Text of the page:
A brief note, to all good people out there looking for relatives do not give up.
    Mine is a Y-DNA story. I was born in England in 1945 my biological father was an American Airman who went back went back to the States at the end of the war, leaving my mother unmarried and having to rear me by herself.
    I did a 37 marker test at the end of 2015 and discovered he came from Alabama, and unfortunately had died in 1996.
    I hoped on a plane to Alabama and met a half brother, his son, who I am still in contact with.
    So even after 70 years things still happen.
    I am prepared to elaborate on this story if anyone is interested.
    I'm interested. I found this very touching.

    Leave a comment:


  • Philip591
    replied
    Biological Father

    A brief note, to all good people out there looking for relatives do not give up.
    Mine is a Y-DNA story. I was born in England in 1945 my biological father was an American Airman who went back went back to the States at the end of the war, leaving my mother unmarried and having to rear me by herself.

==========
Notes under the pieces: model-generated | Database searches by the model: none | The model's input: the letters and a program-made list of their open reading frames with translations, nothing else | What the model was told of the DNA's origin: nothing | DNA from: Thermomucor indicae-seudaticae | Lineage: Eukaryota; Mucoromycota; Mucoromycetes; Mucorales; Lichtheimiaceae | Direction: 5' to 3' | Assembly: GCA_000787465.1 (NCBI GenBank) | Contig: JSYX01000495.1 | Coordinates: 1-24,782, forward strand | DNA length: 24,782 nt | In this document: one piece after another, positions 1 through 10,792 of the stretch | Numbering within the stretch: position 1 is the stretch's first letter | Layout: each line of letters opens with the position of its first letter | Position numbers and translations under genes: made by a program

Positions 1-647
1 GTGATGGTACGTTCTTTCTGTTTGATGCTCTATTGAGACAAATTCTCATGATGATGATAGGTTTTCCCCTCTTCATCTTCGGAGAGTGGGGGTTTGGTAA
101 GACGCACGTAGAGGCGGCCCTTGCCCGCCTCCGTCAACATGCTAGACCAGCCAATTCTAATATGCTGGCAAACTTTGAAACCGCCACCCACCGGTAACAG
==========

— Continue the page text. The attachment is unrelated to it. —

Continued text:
I did a 37 marker test at the end of 2015 and discovered he came from Alabama, and unfortunately had died in 1996.
    I hoped on a plane to Alabama and met a half brother, his son, who I am still in contact with.
    So even after 70 years things still happen.
    I am prepared to elaborate on this story if anyone is interested.

    Regards Philip Smithers

    Leave a comment:


  • DWFlineage
    replied
    Thanks for sharing this story

    Originally posted by Mud Clerk View Post
    The enemy commander boasted to his troops it would take One Million Men, One Hundred Years to overcome his Pacific Island atoll fortress. Two years of much forced labor construction on the atoll of Tarawa had convinced him the atoll could not be 'taken' by American or Allied forces during WW2.

    Enter the United States Marines! In three days and four hours the Island atoll and airstrip was in Allied hands and the boastful enemy commander lay mortally wounded among the dead.

    Two weeks ago an FTDNA cousin of mine received a message on her ancestry dot com page. It was from a group of volunteers for the Marines in Quantico, VA.